As water is an option, it is not to be made mandatory. It is like saying your new house must have a solar panel otherwise you will be fined P500,000.

Rainwater is initially dirty. Collected from roofs, it could be contaminated with bird droppings, acid rain, grease and dust. It cannot initially be used for bathing, or worse for drinking.

To use rainwater for flushing toilets, the house must have dual piping, and a rainwater filtration system. Such systems require a lot of capital expenditure, plus the operating and maintenance cost of filters and pumps requiring additional electrical loads. In a country with a six-million dwelling backlog, this proposal will make it more prohibitive for people to build and maintain their houses.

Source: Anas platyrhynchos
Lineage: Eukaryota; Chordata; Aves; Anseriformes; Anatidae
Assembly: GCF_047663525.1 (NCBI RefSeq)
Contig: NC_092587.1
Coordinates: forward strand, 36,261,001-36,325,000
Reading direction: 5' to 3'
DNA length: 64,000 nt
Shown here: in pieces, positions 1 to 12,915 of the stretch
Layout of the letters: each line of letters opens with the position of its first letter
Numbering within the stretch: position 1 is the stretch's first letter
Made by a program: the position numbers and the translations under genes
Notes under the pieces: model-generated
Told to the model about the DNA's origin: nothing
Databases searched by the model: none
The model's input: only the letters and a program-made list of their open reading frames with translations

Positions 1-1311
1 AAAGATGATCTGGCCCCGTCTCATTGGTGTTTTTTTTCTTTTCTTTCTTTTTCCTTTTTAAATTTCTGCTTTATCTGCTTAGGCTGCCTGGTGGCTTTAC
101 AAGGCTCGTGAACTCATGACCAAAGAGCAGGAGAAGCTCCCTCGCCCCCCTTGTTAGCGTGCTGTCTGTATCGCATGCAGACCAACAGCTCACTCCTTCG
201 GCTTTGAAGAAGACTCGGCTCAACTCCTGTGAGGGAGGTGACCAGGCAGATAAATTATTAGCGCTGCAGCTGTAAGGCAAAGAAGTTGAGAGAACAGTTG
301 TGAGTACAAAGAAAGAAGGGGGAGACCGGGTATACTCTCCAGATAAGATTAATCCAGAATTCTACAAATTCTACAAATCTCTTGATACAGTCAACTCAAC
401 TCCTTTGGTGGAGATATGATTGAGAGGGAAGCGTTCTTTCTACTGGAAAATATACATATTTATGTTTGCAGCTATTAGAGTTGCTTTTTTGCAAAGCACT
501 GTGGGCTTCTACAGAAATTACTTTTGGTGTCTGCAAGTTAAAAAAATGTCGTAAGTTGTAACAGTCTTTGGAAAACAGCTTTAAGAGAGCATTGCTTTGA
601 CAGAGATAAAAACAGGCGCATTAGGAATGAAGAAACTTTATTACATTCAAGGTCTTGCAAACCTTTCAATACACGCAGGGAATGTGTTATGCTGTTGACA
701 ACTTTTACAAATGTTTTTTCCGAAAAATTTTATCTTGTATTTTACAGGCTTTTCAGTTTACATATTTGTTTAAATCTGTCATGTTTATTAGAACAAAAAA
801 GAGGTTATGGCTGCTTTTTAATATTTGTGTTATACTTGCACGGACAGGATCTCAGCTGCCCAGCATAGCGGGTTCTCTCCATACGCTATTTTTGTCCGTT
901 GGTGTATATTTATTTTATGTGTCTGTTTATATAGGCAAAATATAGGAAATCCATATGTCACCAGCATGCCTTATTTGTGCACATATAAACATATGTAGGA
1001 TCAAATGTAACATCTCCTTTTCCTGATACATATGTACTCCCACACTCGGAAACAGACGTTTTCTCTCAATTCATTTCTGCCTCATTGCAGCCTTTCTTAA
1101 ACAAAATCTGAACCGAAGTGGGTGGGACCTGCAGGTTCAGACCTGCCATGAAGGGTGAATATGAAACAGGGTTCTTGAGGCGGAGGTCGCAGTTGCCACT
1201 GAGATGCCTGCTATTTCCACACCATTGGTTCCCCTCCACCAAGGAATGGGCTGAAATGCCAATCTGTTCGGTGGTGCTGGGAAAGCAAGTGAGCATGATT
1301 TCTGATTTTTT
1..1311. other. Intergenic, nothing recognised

Either scrap the bill or revise it to make it a constructive option, not mandatory and punitive. Constructive means giving discounts for building permits and water fees to those who opt to have workable rainwater harvesting systems.

Reader Elmer B. Sambo asked if the Villafuerte bill is sustainable. He said:

This is a great idea, but rainwater collection is just a small portion of implementing proper storm water management system. The rise of sustainable storm water management, like in Sponge City in China and Climate Proof City in the Netherlands, brings new insight into urban water management.

Conventional method of collecting rainwater into a sewer system as fast as possible is proposed to be replaced with sponge-like cities which use urban planning and design approaches to controlling and reusing storm water runoff.